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Music
What you need to know for 01/22/2017

Albany Coalition aims to unite all members of music world

Albany Coalition aims to unite all members of music world

In addition it's launch party at Valentine’s, Albany Music Coalition has so far hosted three songwri
Albany Coalition aims to unite all members of music world
At the first Deciphering Songs workshop sponsored by the Albany Music Coalition and held at Fuzz Records in Albany, the panel was, facing the audience from left: Katie Hammon, Eric Margan of the Red Lions and Eric Krans and Jen O’Connor,

Since the Albany Music Coalition first launched in April, co-founders Harith Saam and Katie Hammon have been met with some confusion as to just what it is their organization is hoping to do.

In addition to the launch party at Valentine’s, the group has so far hosted three songwriting workshops, with big names on the local music scene such as Michael Eck, Matthew Loiacono and duo The Parlor acting as panelists. Through those events, Saam and Hammon have gotten a number of suggestions — including requests for a songwriting session focused on electronic music.

According to Saam, that’s kind of the point of the organization, in a nutshell.

“We hope to act as kind of a central hub of communication of scenes that might be kind of separate,” Saam said. “Not just musical genres, but also areas of the music world — like venue owners, like radio stations, like labels, recording studios. The idea is just to get people talking to each other. That’s why we put on the events. Everything that we do is moving toward that goal of just getting people to talk that might not otherwise.”

Opening the lines

The events have already opened up lines of communication among musicians and newcomers to the scene that may not have had a chance to touch base before. The songwriting events were hosted at Fuzz Records, which opened in Albany in June and has quickly become a new hub for the music scene, hosting shows and serving as a place for local musicians to sell their music on consignment.

“It was kind of in the back of my head, getting involved with putting on shows — I didn’t think it would actually be at the shop, but it just kind of happened due to the space that lent itself to hosting these shows,” said Josh Cotrona, Fuzz Records’ owner and a Cohoes native.

“I still think it’s not known by everybody in the music scene, but the people who do know or have gotten to know about us have been really on board with their support as customers — it’s a place where they can hang their fliers, sell local consignments on CDs, records or tapes even. That’s definitely something I’d like to continue.”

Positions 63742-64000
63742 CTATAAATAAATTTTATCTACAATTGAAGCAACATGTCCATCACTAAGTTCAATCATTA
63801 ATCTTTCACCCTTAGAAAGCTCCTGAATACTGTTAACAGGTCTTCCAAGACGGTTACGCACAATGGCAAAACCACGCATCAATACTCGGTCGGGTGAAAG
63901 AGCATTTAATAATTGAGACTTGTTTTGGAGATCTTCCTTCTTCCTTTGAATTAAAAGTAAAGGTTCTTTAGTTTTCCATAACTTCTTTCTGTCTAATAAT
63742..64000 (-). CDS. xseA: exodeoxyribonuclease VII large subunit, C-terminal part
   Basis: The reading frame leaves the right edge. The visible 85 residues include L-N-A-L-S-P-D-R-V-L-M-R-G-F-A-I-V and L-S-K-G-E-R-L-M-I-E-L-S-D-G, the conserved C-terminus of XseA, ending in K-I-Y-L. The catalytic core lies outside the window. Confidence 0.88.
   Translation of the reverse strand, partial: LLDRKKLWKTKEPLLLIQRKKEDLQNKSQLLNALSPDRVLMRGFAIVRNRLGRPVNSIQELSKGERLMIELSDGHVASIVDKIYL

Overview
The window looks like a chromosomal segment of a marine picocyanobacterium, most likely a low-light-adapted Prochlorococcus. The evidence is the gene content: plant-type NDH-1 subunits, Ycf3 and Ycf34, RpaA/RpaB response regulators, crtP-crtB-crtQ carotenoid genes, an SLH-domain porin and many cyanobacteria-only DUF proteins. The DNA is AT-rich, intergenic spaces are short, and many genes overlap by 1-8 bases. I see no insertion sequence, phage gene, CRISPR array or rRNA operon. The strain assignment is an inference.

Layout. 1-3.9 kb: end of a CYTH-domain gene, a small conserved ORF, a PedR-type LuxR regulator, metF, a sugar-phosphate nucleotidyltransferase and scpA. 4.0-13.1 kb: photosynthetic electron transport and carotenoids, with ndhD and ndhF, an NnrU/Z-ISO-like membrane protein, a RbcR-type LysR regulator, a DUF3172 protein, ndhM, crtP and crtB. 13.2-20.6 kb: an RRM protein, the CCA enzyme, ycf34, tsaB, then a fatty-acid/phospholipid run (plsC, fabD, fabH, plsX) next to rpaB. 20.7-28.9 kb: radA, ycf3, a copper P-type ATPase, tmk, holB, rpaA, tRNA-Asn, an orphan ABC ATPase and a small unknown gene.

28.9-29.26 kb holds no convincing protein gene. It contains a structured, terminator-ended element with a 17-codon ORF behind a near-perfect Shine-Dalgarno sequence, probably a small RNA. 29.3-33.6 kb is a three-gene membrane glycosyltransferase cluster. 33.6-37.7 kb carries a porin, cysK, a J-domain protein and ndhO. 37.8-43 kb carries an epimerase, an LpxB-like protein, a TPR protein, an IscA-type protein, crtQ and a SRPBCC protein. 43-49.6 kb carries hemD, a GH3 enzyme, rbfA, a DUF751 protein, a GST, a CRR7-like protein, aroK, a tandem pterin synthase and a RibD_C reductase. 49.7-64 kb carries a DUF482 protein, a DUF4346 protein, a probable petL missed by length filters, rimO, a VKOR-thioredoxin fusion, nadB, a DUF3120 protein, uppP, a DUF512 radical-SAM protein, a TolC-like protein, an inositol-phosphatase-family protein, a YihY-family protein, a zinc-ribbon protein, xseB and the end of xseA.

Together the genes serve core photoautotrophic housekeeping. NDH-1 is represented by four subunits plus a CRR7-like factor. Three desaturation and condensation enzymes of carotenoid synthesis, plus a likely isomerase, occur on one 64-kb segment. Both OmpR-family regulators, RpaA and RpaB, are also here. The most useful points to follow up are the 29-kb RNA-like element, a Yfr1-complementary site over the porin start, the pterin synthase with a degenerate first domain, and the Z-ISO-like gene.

And the final songwriting workshop in particular, which took place Sept. 13, helped bridge the gap among different eras in the Albany music scene, with panelists Eck, Loiacono and Meghan Duffy all representing different eras of Albany music.

“It was a nice time,” Loiacono said. “The thing that was really cool about it — it was Michael Eck, Meg Duffy and myself, and that was sort of interesting. You had representatives from three very different generations of songwriters in our area, and a really great perspective on the craft of writing. And interestingly enough, with the structure [of the event], it was a wide open playing field. It was really cool to hear that many different perspectives.”

Loiacono, known for his solo work as Matthew Carefully and for his roles in Kamikaze Hearts and Rosary Beard, was actually the first to introduce Saam and Hammon a few years ago. Saam, a songwriter and musician in his own right, had originally spoken with Loiacono about an idea for a two-day conference, and Loiacono suggested he contact Hammon, who performs under the name Bear Grass and with the duo Slender Shoulders.

“We met up and we found out that Katie was actually working on almost exactly the same thing I that I was talking about,” Saam said. “And so we just got to talking about how I didn’t, and I wouldn’t have known that, if I had not been referred to this specific person by one other specific person.”

“We just talked quite a bit about the fact that there’s so many hot things in the scene that are happening at the same time,” Hammon said.